SLAC National Accelerator Laboratory

 

Stan Brodsky's Personal Information

Background:

Stan Brodsky received his Bachelor of Physics degree in 1961 and his Ph.D. in 1964 from the University of Minnesota. His Ph.D. advisor was Professor Donald Yennie, one of the leading theorists in precision atomic physics and quantum electrodynamics.  Brodsky's thesis was on the higher order QED radiative corrections to the hydrogen hyperfine splitting.  His first academic position was a research associateship in theoretical physics with Professor T.D. Lee at Columbia University in 1964-1966. In 1966 he joined the Stanford Linear Accelerator Center as a research associate in Professor Sidney Drell's theoretical physics group. Brodsky became a permanent staff member in 1968, and in 1976 he was promoted to Professor at the Stanford Linear Accelerator Center, Stanford University. He was head of the SLAC theory group from 1996-2002.

Brodsky has held a number of visiting faculty positions, including the AVCO Professorship at Cornell University in 1970, Visiting Professorships in Cambridge University in 1974, the Weizmann Institute in 1978 and 1994, the Institute of Advanced Study in 1980, the University of California at Santa Barbara in 1978 and 1981, the University of Melbourne in 1987, the University of Heidelberg and the Max Planck Institute for Nuclear Physics in Heidelberg in 1987, the University of Helsinki in 1992, the University of Federico Santa Maria, Valparaiso, Chile, in 1994, the College of William and Mary in 2003, and Tel Aviv University in 2006. He is a Foreign Scientific Member and External Scientific Director of the Max Planck Institute for Nuclear Physics, Heidelberg.  He is spending his sabbatical in 2007-2008 as a visiting professor at the Yang Institute of Theoretical Physics at the State University of New York in Stony Brook, Brookhaven National Laboratory, and the Institute for Particle Physics Phenomenology in Durham, England.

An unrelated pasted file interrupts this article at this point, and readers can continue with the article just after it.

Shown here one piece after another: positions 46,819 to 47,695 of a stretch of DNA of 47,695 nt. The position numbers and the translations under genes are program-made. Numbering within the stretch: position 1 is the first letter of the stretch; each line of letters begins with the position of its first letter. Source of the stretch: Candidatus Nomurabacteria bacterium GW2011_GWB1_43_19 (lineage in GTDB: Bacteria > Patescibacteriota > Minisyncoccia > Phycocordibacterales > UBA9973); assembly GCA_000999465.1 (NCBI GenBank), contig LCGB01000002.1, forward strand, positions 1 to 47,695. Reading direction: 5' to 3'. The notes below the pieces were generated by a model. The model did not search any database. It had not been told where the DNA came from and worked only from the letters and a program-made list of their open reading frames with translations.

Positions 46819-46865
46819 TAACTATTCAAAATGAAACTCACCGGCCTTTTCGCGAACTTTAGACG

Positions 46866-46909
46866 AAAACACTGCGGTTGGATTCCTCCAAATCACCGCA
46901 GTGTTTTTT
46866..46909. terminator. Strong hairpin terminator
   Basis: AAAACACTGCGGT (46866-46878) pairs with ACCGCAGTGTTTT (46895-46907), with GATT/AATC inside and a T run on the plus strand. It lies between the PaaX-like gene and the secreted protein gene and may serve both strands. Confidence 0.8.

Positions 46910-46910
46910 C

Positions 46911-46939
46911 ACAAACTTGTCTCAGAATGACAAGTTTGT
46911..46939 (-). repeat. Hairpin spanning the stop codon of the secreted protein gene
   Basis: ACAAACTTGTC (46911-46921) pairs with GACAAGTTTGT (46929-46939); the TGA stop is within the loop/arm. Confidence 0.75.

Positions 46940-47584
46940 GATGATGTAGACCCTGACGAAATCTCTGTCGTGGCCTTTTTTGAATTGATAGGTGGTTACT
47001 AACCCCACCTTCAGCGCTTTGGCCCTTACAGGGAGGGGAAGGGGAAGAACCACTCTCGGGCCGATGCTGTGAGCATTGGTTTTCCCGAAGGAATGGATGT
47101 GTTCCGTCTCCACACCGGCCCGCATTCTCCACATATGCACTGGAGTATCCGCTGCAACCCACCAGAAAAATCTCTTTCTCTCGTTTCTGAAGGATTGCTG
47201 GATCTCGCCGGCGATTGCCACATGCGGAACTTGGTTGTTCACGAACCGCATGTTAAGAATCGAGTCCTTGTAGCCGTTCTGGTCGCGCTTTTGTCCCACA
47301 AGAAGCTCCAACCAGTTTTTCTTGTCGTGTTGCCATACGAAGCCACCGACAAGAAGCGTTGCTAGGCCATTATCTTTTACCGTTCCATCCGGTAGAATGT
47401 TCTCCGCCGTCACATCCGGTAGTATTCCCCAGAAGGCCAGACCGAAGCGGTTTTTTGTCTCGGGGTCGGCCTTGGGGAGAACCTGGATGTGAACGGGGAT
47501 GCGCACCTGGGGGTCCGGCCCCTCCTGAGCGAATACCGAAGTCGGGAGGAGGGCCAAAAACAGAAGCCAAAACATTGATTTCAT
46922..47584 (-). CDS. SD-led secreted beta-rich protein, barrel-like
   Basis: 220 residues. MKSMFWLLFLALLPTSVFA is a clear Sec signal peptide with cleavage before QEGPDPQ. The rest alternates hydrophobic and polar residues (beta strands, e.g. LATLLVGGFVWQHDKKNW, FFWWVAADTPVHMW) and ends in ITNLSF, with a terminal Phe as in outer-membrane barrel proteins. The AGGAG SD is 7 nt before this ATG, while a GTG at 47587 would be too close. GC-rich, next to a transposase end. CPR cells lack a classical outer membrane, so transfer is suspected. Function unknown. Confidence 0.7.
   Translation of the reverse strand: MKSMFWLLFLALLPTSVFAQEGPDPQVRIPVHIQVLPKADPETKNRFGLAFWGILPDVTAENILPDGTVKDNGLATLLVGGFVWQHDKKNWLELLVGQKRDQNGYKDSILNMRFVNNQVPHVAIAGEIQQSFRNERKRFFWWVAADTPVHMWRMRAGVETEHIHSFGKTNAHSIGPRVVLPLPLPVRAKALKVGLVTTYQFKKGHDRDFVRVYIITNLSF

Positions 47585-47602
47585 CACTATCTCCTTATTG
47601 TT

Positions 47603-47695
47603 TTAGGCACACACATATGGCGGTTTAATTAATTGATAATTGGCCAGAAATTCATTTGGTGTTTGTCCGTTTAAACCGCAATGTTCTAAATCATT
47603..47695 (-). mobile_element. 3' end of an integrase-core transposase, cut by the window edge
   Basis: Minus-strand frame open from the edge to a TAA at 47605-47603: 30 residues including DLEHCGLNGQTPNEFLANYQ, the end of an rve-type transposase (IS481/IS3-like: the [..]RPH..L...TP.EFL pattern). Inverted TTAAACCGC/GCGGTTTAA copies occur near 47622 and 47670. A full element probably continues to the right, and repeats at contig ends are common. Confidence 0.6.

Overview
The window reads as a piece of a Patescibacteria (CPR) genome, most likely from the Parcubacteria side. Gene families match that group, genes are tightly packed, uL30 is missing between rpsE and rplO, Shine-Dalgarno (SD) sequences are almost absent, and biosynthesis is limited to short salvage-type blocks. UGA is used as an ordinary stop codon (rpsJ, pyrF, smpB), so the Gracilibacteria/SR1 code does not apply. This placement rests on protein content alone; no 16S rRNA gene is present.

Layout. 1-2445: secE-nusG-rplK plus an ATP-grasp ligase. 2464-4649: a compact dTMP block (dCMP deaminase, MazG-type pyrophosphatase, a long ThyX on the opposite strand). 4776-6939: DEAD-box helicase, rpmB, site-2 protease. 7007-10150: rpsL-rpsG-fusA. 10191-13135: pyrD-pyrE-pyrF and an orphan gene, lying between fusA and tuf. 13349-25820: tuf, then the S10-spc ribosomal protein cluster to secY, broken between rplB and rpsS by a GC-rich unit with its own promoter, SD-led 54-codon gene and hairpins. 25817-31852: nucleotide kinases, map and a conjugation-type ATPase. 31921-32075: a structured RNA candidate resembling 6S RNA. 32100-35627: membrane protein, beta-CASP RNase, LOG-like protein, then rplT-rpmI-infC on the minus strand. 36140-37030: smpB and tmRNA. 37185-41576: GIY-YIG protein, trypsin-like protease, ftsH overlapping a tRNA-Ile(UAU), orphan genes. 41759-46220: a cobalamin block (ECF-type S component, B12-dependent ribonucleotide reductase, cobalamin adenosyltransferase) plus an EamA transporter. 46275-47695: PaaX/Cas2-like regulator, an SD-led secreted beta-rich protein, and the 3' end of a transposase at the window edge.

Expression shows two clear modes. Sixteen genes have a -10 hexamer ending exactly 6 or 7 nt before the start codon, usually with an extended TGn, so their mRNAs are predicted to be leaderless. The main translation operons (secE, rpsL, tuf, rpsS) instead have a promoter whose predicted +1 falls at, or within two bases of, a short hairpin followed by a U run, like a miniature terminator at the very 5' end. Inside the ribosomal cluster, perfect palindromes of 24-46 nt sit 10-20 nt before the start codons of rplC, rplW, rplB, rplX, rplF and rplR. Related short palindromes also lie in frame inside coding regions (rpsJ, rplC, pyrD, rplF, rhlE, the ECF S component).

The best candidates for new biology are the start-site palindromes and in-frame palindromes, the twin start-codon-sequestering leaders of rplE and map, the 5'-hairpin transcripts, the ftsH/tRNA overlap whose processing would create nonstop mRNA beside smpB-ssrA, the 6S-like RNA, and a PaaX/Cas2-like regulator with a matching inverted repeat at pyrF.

In 1987, Brodsky was awarded the Senior U.S. Distinguished Scientist Award from the Alexander von Humboldt Foundation. He is a Fellow of the American Physical Society.  In 2003 he was appointed to be the first Distinguished Fellow at the Thomas Jefferson Laboratory. He recently was awarded the 2007 J. J. Sakurai Prize in high energy theoretical physics from the American Physical society.  Brodsky has been on the scientific and program advisory committees for Argonne National Laboratory, MIT Bates Laboratory, Lawrence Berkeley Laboratory, Cornell Laboratory of Nuclear Science, Fermilab, Brookhaven, SLAC, the Max Planck Institute for Nuclear Physics in Heidelberg, and the Gesellschaft für Schwerionenforschung mbH (GSI), Darmstadt, Germany. He was a member of the Committee on Fundamental Constants of the National Research Council and the National Academy of Sciences in 1972-1975, the HEPAP Subpanel on Future Facilities in 1984, the Nuclear Science Advisory Committee Subcommittee on Electromagnetic Interactions, 1981-1982, the Scientific Advisory Panel of the Southeastern University Research Association, Inc., 1981-1983, and the DOE Nuclear Science Review Board of the Jefferson Laboratory 12 GeV Upgrade in 2005. He was a member of the Editorial Board of the Physical Review D 1985-1988, and since 1987 he has been a Member of the Board of Associate Editors of Nuclear Physics B.  He was recently appointed to the Scientific Advisory Board of the Hadron Physics Integrated Infrastructure Initiative of the European Commission, the Advisory Committee for the Nuclear Theory Center at Indiana University, and the Scientific Advisory Board for the proposed electron-proton collider (LHeC) at CERN.  He is a co-founder and former president of the International Light-Cone Advisory Committee (ILCAC).  He was elected in 2008 as Vice-Chair of the Hadron Physics Group of the American Physical Society.